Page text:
Thursday, October 3, 2013

How to Discern whether You should Become a Doctor

Our healthcare system is changing. If you know a young student thinking about medical careers, help them make an informed decision about what type of medical professional they should become.

Child life specialist.
First of all, think outside the box: not all medical careers have to be preceded by getting MDs, DOs, PAs, or RNs. If you like the operating room, consider becoming an OR tech. If you love children, think about becoming a child life specialist. If you like the intensity of the ICU or EMS, try respiratory therapy or becoming an EMT. If you love helping people and have another special talent, think about music therapy, speech therapy, pet therapy, or occupational therapy. If you love sports or movement, try physical therapy or massage therapy. If you want to work with the elderly, consider LVN and hospice or nursing home work. If you like chemistry, think about becoming a med tech, a lab tech, pharm tech, or getting a PharmD. And if you like ambulatory medical care that is flexible enough for a family, consider dentistry or dental hygiene. Phlebotomy (including dialysis and donor), medical assisting, billing, hospital or practice administration...there are many medical careers that require various gifts. At the beginning of your thought process, use your imagination to try on a wide variety of careers and ask people in those careers what else they thought about.

Now, let's talk about MDs, DOs, PAs, and RNs. A person with one of these degrees can choose from a wide variety of practices at the completion of their degree. For instance, MDs and DOs ("doctors" or "physicians") can become primary care doctors (for children, adults, or both), specialists (in a particular time of life, like geriatricians or obstetricians; or for a particular organ system, like cardiologists and endocrinologists; or for a particular disease, like oncologists). PAs ("physician assistants") can do almost anything doctors do, from surgery to private practice. RNs ("nurses") work in all kinds of settings as well, especially inpatient settings like nursing homes, adult/pediatric/obstetric hospitals, surgical settings, ICUs, PACUs, NICUs.... Some RNs work call centers, which is a good option for those who want to work from home and have a family. RNs can also become nurse practitioners (NPs), which enables them to take on the responsibilities of a clinician.

Let's clarify the word "clinician." A clinician is a person who physically examines patients, diagnoses their conditions, and prescribes a treatment plan. Unlike a technician who may perform specific tests (like measuring blood pressure, taking an X-ray, measuring an ABI, or performing an ultrasound), a clinician is responsible for combining the results of tests with findings from his physical exam to create a plan of care and manage that plan. Doctors, PAs, and NPs can all do this. PAs and NPs (sometimes called "mid-levels") require a physician's supervision, but this is very loose when the relationship is established and the mid-level's experience is solid.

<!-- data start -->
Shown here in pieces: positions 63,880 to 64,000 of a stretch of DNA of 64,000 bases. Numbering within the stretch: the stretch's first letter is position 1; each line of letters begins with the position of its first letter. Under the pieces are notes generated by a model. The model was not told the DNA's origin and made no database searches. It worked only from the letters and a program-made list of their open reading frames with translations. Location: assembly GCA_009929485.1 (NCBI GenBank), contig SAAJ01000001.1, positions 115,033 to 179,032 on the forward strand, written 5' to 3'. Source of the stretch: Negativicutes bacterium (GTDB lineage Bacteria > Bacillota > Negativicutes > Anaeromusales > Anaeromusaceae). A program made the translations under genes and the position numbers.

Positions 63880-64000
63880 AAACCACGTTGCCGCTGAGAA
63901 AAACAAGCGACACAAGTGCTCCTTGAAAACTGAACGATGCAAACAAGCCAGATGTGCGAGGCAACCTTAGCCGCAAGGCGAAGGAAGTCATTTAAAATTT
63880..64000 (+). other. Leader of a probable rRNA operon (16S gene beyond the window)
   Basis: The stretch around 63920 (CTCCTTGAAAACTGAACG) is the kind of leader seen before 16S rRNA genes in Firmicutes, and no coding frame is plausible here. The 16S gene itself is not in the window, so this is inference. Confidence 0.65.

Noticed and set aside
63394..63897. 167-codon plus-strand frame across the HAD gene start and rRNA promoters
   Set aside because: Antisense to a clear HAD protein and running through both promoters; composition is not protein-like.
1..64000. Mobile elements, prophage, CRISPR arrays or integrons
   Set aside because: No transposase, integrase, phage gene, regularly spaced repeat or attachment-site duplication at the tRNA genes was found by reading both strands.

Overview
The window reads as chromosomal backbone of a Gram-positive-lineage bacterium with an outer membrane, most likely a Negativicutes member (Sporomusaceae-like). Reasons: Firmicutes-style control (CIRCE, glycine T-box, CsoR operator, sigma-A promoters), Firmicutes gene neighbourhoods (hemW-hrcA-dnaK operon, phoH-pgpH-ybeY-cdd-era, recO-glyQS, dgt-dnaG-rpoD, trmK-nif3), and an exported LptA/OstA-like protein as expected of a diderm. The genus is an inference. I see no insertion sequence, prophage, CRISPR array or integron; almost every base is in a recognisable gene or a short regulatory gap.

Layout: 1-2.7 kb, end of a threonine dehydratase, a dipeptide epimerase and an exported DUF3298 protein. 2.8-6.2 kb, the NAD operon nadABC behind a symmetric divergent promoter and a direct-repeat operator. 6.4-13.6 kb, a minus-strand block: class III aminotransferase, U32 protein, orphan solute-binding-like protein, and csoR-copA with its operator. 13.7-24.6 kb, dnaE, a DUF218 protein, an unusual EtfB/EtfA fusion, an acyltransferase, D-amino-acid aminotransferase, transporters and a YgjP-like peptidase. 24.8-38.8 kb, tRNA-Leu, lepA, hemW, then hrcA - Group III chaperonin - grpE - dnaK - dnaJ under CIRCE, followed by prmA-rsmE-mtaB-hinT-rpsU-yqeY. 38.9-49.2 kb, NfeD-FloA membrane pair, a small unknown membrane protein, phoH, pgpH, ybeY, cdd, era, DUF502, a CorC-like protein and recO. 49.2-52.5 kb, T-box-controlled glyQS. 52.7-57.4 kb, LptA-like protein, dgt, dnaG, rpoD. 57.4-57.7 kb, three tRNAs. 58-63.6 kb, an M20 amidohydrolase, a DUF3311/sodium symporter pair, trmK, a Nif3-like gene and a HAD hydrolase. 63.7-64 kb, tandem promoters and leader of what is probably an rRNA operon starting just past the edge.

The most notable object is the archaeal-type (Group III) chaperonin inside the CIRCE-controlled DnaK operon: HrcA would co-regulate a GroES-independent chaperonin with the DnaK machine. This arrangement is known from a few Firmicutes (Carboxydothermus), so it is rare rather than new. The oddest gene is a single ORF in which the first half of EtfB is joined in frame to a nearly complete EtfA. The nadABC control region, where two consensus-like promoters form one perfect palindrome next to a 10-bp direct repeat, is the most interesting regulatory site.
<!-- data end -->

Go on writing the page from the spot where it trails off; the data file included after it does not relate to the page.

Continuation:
Our healthcare system is changing, and the rise of mid-levels is a sign of this change. A mid-level can do now what a doctor did in the early last century; a doctor now has a different set of unique privileges. So why become a physician when you can examine, diagnose, prescribe, and manage patients as a PA or NP? What's unique about becoming a physician?

A physician (MD or DO) is, in addition to being a clinician, a supervisor of clinicians. In addition, he can be an entrepreneur (e.g. starting a practice, group, clinic, or even hospital) with greater ease and independence than a mid-level or other healthcare worker. Moreover, he can be an innovator: his depth of education (somewhere between the mid-level and a Ph.D. in several subjects) allows him to design new therapies for patients and legally try them. Finally, he can subspecialize or superspecialize: as an example, I could become an OB/GYN and then do a fellowship in maternal-fetal medicine or a fellowship in naprotechnology. If I start a clinic I can employ other physicians or mid-levels who practice general OB or general GYN, while I care for high-risk women or complicated surgical cases. In conclusion: in our day and age, the MD or DO is the highest degree in medical careers enables a person to be a supervisor, entrepreneur, innovator, and subspecialist. If you don't want to be one or more of these things, I suggest going mid-level: you'll still have your patients, you'll still diagnose and manage, but you won't have as many years of school, nor as much debt and liability!

I hope this is a helpful tool for anyone considering a medical career. I see that some of my classmates have the wrong reasons for becoming a physician, and others are fatigued by the amount of school. I don't want this to happen to you (or the person you think could read this and find it helpful), so I encourage you to think and pray about this carefully. Finally, thank you for considering a medical career: it's a corporal work of mercy and an extremely fulfilling path. Whatever you choose to do, I hope you enjoy it!

1 comment:

  1. I like your blog a lot. Its informative and full of information. Thank you for sharing.